YOU GEAUX, GIRL! Teenager works with magazine to empower young women

Published 10:21 am Saturday, June 13, 2020

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LAPLACE — Rising St. Charles Catholic senior Mylah Tracy uses the power of the pen to inspire others and remind girls going through difficult situations that they are never alone.

Tracy has been a teen correspondent for Geaux Girl! Magazine since its premiere Spring 2018 issue.

Geaux Girl! seeks to build a sense of community among New Orleans-area girls and women while celebrating individuality and diversity. Tracy embraces the Geaux Girl! mission of informing, inspiring, engaging and empowering girls who are finding their place in the world.

Before becoming a teen correspondent for Geaux Girl!, Tracy was part of PINK House Inc. of New Orleans. The nonprofit organization taught her about social responsibility and effective leadership, and it was through that group that she had a chance to interview New Orleans Mayor LaToya Cantrell shortly after her 2017 election.

“We asked her how it feels to be the first African American female to be mayor,” Tracy said. “How was she going to handle that position, and what would she do to make the city of New Orleans better, especially for children?”

Recognizing Tracy’s passion for writing, PINK House Inc. founder April Scott introduced her to Heide Winston, executive director of Geaux Girl! Tracy’s story on Mayor Cantrell appeared in the first issue.

Winston, originally from Germany, was inspired to create a teen magazine like the one she grew up with. She was concerned about the lack of sex education in New Orleans and wanted to give adolescent girls in the area a trusted source for reproductive health information.

The magazine has gained a print and online presence and currently includes arts, culture and fun DIY activities in addition to health information. Fifteen girls comprise the Teen Advisory Council to drive the editorial focus of the magazine and ensure it connects with its intended audience. Adult experts from the New Orleans community contribute to the magazine, which also features “sheroes” that girls can look up to.

Tracy enjoys the lifestyle aspects of the magazine.

“The magazine talks about places around New Orleans, good hangout spots, events that are happening like festivals and concerts, good music to listen to and good shows to watch. It talks about menstrual cycles and things that some girls might be confused about or scared to talk about,” Tracy said.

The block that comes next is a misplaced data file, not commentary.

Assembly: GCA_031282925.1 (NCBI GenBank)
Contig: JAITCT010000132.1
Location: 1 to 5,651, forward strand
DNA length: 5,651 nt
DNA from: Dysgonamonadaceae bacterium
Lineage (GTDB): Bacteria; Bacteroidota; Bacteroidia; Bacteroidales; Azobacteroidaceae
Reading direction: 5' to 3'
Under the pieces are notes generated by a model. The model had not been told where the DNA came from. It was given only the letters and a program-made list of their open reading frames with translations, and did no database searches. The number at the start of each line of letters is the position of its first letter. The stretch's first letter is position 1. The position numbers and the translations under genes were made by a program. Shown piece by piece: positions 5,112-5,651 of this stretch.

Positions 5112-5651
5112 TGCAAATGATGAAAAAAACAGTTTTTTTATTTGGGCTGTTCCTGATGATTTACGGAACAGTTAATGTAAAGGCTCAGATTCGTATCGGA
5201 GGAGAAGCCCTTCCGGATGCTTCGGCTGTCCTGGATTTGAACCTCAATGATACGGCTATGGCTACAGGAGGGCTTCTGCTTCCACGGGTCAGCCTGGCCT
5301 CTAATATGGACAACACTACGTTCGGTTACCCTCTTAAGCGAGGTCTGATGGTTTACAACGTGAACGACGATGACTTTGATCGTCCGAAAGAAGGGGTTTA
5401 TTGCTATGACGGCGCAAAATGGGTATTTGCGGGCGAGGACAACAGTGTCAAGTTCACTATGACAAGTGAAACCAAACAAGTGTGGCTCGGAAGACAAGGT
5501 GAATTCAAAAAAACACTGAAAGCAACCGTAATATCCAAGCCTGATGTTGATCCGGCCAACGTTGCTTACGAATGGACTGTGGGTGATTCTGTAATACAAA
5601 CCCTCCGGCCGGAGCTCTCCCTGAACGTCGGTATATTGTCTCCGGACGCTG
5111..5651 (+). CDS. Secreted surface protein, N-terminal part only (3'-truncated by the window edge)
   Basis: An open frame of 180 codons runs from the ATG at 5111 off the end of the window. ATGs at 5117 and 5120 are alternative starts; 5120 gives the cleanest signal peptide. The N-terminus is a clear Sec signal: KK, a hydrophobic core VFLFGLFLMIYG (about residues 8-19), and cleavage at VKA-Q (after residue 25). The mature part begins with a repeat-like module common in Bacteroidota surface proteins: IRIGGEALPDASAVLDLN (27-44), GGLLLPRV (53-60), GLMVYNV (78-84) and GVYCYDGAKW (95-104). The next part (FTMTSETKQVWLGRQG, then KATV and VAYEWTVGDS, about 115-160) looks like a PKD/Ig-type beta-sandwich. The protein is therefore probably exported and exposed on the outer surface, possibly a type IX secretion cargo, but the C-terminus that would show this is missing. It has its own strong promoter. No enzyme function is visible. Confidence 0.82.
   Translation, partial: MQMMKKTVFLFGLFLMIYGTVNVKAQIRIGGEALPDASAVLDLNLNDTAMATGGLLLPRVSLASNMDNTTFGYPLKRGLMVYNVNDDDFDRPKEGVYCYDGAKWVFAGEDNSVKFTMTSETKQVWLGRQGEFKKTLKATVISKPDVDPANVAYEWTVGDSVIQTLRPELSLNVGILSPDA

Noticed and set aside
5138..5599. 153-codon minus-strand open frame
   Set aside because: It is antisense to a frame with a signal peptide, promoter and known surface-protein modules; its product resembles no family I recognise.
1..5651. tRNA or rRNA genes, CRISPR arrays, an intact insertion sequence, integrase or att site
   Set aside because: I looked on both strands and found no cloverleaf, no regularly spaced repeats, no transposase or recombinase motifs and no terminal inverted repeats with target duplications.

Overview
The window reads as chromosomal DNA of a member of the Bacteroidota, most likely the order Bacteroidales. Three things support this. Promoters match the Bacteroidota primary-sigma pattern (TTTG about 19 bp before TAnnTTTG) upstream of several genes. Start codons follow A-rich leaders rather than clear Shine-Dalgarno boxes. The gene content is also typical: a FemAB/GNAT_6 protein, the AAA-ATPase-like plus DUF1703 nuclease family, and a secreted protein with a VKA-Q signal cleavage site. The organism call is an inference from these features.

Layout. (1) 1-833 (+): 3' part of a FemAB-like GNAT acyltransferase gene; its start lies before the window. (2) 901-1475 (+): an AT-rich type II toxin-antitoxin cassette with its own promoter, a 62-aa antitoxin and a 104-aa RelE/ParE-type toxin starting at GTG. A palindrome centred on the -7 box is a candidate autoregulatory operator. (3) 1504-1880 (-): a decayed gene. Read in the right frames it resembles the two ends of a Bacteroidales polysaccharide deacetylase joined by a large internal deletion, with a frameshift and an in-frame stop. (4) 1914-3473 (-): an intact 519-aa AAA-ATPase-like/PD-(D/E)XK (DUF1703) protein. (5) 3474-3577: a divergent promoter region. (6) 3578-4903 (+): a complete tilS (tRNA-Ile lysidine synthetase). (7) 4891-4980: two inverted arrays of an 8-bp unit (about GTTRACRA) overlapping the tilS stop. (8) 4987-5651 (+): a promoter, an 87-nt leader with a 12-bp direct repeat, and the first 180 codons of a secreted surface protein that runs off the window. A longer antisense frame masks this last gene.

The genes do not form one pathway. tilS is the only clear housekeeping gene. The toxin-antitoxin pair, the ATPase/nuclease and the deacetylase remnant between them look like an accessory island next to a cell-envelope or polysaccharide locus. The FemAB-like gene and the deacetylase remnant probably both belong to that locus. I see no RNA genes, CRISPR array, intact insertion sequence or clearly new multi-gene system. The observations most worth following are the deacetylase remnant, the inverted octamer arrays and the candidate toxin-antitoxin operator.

She added that the magazine provides a platform for girls to share their creativity with the world. Artwork, photography, poems and short stories are welcomed.

Tracy also enjoys reading the Geaux Girl! astrology columns and tasty dessert recipes. One of most recent issues taught her how to make her own vision board.

“My responsibility with the magazine is talking about what can be added to the next issues and what can be taken out. We try to get more young people in our area involved by letting them share their artwork and writing,” Tracy said. “I’ve been interested in writing since I was in eighth grade. I like to write about stuff I go through, and I just want it to be shared with others so that if they are going through that same situation, they know they are not alone. Other people are going through the same thing, too.”

At St. Charles Catholic, Tracy is part of the creative writing club, Beta club and National Honor Society. During her junior year, she won a Catholicity Essay award.

After high school, Tracy sees herself becoming a pediatric nurse and pursuing a minor in writing.

St. Charles Catholic English teacher Carly Flynn said Tracy shines in the classroom.

“Mylah is a wonderful student with whom I’ve always been impressed. Her writing ability has always been apparent, and she’s been an active member of the creative writing club on campus called The Scribbler,” Flynn said. “Her work has appeared in St. Charles Catholic’s creative arts journal, PULSE, so we’re thrilled to see that she’s continuing to use her gifts and find success! We’re very proud of her here at SCC.”

Tracy’s friends and family know she is loving, mild-mannered and easy to get along with.

“My family inspires me and keeps me going every day,” Tracy said. “They remind me that I can do whatever I want with my life. If I want to do something to change the world or make people feel better in their lives, I can do it.”